Comedy duo Key & Peele make their big-screen debut in Keanu. Read up on the stolen-cat comedy and this week's other new releases in our In Theaters section, where you can watch trailers, buy tickets, and more.
Two childhood friends, Karim and Adil, prowl the streets of Casablanca, their native city. They do not do much, in fact they hustle rather than work. They are also unashamed dreamers, Karim... See full summary »
A group of children living on the street leave their gang, prompting retribution from the gang's leader. After one of the children dies, the rest try to come up with the resources to give their friend a proper burial.
In Casablanca, Ali, Hmida, Mbarek and Messoud are four unemployed youths who spend their time dreaming of a better life in the Netherlands. One day, Hmida falls on a specialist of illegal ... See full summary »
The terrorist bombings in the Moroccan city of Casablanca didn't get as much attention as those in New York, London or Madrid. The five attacks were aimed at western and Jewish targets, killed 45 people, and were carried out by Moroccans, all of them young men from Sidi Moumen, a nearby slum. The attacks came as a shock, because for an Arab country, Morocco is considered rather moderate and open-minded. So why did these young terrorists carry out such gruesome attacks in their own city?
The film 'Le chevaux de Dieu' (God's Horses) tries to answer that question, and does it in an impressive way. For the most part, the film shows the daily life of young men in the slums. It is a cruel environment, an urban jungle full of violence, drugs, alcohol, corruption and extortion. And above all: without any hope. It is this desperate life that provides the fertile ground for frustration and rebellion.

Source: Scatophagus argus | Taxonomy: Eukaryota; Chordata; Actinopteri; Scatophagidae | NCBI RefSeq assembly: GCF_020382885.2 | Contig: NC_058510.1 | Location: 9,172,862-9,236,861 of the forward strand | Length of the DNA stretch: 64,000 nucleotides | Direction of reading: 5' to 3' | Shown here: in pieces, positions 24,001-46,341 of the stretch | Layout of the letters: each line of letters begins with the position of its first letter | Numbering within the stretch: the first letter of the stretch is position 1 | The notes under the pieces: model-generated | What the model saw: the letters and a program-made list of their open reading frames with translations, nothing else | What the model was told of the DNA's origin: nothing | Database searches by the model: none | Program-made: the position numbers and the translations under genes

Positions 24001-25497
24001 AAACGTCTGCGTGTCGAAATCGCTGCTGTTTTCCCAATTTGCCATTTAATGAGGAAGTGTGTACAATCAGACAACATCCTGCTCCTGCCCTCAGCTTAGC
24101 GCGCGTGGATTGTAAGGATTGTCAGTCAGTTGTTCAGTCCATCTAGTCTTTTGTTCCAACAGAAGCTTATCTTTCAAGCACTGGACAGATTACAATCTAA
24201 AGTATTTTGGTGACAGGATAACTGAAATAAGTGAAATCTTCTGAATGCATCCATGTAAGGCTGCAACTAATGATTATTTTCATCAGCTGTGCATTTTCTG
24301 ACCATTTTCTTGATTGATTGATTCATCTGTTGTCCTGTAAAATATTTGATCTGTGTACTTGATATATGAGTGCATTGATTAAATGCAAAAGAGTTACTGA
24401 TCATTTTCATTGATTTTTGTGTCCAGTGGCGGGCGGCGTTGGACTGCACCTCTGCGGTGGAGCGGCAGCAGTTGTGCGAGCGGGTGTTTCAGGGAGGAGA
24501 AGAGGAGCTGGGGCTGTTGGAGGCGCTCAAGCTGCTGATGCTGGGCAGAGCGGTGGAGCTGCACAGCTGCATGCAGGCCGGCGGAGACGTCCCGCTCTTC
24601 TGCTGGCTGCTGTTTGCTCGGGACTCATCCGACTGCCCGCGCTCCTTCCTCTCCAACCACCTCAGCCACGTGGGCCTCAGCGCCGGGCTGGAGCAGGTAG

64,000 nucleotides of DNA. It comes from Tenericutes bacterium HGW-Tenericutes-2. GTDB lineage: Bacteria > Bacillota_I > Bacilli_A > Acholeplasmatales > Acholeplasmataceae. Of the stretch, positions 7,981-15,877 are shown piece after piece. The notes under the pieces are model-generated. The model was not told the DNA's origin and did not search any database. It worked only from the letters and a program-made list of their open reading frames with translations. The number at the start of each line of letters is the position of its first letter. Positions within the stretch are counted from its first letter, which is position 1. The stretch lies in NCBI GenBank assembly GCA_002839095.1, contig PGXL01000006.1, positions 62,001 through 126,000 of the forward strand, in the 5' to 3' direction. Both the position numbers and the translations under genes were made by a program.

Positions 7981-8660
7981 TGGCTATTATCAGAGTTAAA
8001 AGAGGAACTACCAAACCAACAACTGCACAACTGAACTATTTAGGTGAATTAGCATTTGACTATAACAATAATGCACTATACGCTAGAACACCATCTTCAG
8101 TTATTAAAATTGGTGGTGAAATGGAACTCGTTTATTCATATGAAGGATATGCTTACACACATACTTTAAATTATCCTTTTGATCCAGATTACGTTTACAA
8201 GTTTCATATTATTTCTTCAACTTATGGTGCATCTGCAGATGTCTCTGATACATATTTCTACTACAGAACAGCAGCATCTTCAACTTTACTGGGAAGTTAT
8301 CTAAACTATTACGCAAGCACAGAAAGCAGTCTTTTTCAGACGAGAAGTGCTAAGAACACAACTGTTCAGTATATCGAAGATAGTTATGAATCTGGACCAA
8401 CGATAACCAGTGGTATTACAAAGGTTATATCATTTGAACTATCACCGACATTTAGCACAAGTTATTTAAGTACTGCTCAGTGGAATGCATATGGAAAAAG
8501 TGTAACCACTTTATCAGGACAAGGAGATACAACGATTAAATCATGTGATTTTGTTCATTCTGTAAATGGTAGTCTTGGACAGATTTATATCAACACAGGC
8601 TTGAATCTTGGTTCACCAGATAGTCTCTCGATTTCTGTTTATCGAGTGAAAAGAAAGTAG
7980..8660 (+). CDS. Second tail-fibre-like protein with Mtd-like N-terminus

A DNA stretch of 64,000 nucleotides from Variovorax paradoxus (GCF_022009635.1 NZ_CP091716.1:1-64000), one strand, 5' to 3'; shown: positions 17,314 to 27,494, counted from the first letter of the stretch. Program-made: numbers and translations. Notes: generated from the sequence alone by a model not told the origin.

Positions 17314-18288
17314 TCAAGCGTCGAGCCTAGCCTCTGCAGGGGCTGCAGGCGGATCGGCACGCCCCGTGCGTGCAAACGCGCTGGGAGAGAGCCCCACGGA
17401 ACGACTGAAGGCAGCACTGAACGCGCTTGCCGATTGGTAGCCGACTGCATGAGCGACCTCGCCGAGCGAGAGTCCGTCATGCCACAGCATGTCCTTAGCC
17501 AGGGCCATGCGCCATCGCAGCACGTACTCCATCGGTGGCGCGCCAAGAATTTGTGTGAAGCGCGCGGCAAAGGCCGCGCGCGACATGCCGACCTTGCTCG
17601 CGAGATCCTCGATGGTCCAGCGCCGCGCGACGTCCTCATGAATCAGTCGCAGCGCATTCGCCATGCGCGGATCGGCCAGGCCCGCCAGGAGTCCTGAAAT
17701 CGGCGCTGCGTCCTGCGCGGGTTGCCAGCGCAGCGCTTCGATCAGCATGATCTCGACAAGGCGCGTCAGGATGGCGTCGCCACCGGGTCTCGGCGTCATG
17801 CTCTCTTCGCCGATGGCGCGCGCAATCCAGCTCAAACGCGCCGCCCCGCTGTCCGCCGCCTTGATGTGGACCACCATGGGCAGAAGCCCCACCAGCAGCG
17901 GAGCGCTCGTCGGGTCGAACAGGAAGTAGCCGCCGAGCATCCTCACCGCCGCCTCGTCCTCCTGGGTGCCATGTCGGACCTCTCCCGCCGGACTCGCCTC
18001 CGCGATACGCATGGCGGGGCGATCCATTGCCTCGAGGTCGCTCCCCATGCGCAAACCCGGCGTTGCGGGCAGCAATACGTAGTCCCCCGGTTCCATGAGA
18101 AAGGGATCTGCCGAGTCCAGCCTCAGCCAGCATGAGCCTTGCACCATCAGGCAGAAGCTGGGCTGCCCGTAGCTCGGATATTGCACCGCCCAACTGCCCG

The film shows clearly that the young men at no point deliberately choose for Muslim fundamentalism. One of them is arrested for throwing a stone to a police car and returns from prison as a faithful Muslim. Another kills his boss to prevent a rape, and is told by the religious community that God forgives him, provided that he starts praying and believing in Allah.
For the young slum dwellers, faith and religion is a tempting way of life. It preaches forgiveness, whereas the slum is full of violence. It is clear and deliberate, not chaotic like slum life. Its most important feature is discipline, which is in stark contrast with the loose morals in the slum dwellings.
The young men are fascinated by the Muslim organization. Slowly their lives are getting controlled by it. When the leader tells them they are selected for a special assignment, they feel honoured. Even when it becomes clear what this assignment is, most of them don't hesitate for a second.
The film doesn't approve of Muslim fundamentalism in any way. It merely shows the mechanics of it. That's why it is such a good movie. Watching the young men being absorbed by their religion, you almost pity them. But most of all, you understand why they do what they do. That's more than most other post-9/11 films have accomplished.
Moreover, the acting is incredibly subtle, and the cinematography is so effective that, at the end of the film you think you know the Sidi Moumen neighbourhood really well. When you go watch the movie, pay attention to the last shot; it is a beauty. In an amazing traveling shot, the camera circles around a group of kids playing football in the slums and watching the fatal explosion in the distance. Then, without cutting, the camera pans towards a cliff, we see the ball falling down and disappearing in the darkness. 'Le chevaux de Dieu' is a gem, and it would be a pity if it stays unnoticed by western audiences.
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